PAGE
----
from CBC News report on Nunavut food insecurity. 
Obviously, it isn't just milk that is the problem.  She, and
thousands of others could benefit from affordable
dietary protein and fat, such as small flock poultry.
of 68%, higher than any other indigenous population in a developed country.  They also report that 35% of Inuit households in Nunavut do not have enough to eat, 76% of Inuit preschoolers skip meals, and 60% of children have gone a day without eating.

 The hardest hit are the pre-schoolers and their growing bodies.  For Inuit pre-schoolers:
  • 90% have gone hungry;
  • 76% had no food available for 1 or more meal times;
  • 70% don't know when they will get their next meal;
  • 70% live in food insecure households;
  • 60% have gone a full day without eating;
  • 31% are moderately food insecure;
  • 25% are severely food insecure.
While Nunavut is the current extreme that has now been better documented for all to see, there are many other areas of Canada that are in a significant crisis, perhaps as bad or worse than Nunavut.  To know for sure, all we have to do is go out there, then look, listen, and report.

Most Canadian families are forced to “dumb down” their grocery purchases, leaving the more nutritious foods on the grocery store shelves.  They feel forced to make the choice for less nutritious foods, in favour of paying the electric bill, the gas bill, and their mortgage.

So I ask Honourable Bernard Valcourt, Minister of Aboriginal Affairs and Northern Development; and MP Leona Aglukkak, Minister of the Environment, Minister for the Arctic Council, Minister of the Canadian Northern Economic Development Agency, and former Minister of Health; and Chicken Farmers of Canada the following questions:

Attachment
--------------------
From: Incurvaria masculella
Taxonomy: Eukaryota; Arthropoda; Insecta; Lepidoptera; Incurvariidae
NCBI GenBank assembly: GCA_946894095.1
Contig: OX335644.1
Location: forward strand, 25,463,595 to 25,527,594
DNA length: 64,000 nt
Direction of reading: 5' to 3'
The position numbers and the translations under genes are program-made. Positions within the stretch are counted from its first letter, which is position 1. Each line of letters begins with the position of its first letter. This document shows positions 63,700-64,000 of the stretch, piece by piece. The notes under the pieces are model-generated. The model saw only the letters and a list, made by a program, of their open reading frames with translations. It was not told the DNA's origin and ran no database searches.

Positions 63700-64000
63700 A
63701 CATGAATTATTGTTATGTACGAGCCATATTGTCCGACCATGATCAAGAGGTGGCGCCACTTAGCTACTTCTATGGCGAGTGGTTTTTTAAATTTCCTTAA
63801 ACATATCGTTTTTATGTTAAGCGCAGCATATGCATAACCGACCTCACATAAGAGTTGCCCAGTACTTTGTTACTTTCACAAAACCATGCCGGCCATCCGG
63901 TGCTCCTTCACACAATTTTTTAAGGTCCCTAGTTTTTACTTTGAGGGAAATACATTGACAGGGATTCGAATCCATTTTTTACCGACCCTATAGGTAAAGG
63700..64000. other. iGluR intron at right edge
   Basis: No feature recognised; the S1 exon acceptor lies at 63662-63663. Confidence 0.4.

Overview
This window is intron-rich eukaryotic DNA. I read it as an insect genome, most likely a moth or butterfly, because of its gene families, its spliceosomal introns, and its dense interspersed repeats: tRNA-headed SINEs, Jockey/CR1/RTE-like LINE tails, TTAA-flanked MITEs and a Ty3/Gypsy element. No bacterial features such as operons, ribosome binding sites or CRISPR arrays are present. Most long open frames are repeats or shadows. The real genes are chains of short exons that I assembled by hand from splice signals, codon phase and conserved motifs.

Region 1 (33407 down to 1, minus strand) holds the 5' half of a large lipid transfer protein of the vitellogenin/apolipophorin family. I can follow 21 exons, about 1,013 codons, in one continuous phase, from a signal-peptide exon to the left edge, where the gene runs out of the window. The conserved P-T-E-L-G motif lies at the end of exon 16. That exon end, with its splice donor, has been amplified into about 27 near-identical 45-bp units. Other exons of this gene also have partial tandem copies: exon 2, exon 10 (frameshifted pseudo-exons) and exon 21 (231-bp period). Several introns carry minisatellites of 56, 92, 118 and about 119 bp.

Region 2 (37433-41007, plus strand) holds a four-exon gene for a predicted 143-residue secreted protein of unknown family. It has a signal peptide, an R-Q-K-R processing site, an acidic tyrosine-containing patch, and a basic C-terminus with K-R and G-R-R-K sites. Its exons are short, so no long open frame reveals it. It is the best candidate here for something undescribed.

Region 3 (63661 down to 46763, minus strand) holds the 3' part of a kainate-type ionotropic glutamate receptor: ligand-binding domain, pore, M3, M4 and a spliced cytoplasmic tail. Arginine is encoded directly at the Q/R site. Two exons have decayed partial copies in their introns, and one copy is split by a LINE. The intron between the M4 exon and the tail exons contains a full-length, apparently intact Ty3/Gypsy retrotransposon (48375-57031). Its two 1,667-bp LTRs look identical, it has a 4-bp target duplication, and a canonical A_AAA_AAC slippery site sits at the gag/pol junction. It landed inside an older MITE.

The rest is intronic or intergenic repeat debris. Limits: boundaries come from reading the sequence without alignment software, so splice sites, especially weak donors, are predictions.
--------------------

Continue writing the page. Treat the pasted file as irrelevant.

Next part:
1. Since importation of foods to remote communities build dependencies, hurts self-sufficiency, hurts local economies, and make nutritious food even more unaffordable, do you support the principle of helping ensure locally produced, nutritious, safe, and affordable food; however and where ever feasible?
  2. Whereas dietary protein and fat are essential constituents of a healthy diet, and whereas poultry are the most efficient and affordable source of locally produced protein and fat that is feasible for all regions of Canada, do you support the development and encouragement of local poultry production for all communities and regions of Canada?
  3. Whereas the UN report, Smallholders, Food Security and the Environment strongly recommends government support of small agriculture, do you support the development and encouragement of small flock poultry farms as a solution for all regions of Canada, especially remote areas?
  4. What specific actions have you personally taken, and your organization taken to support or advance local food and food security in Canada?
Remember, these are the people who continue to administer the Supply Management system for chicken that charges 300% more for chicken in Canada than the world price charged everywhere other than Canada. 

Is there nothing more than callous disregard for the people of Canada when the big wig Board members of CFO (Chicken Farmers of Ontario) meet around their fancy solid oak board table?  It is human nature for these millionaires to take care of themselves first and foremost; I get that.  However, even in the Dark Ages, the King would throw the odd hunk of meat to the floor for the dogs, or sweep the crumbs from the table so that the mice might live another day.  I have been assured that Caesar did the same in Imperial Rome, and Pharaoh did the same for his Israelite slaves.

Where is the Provincial and Federal Cabinet on these issues?  The Ministers of Agriculture are expected to take care of their portfolio, and bring pressing issues before the rest of the Cabinet.  If those Ministers of Agriculture fail to speak, the rest of the Cabinet will incorrectly assume that all is well.  In Ontario’s case, the Premier and the Ag. Minister are one in the same, Kathleen Wynne.  I assume it would be difficult for Ontario’s Ag Minister not to have the ear and attention of the Premier.

Well, for anybody who is reading, let me tell you:   ALL IS NOT WELL!   Pass the word.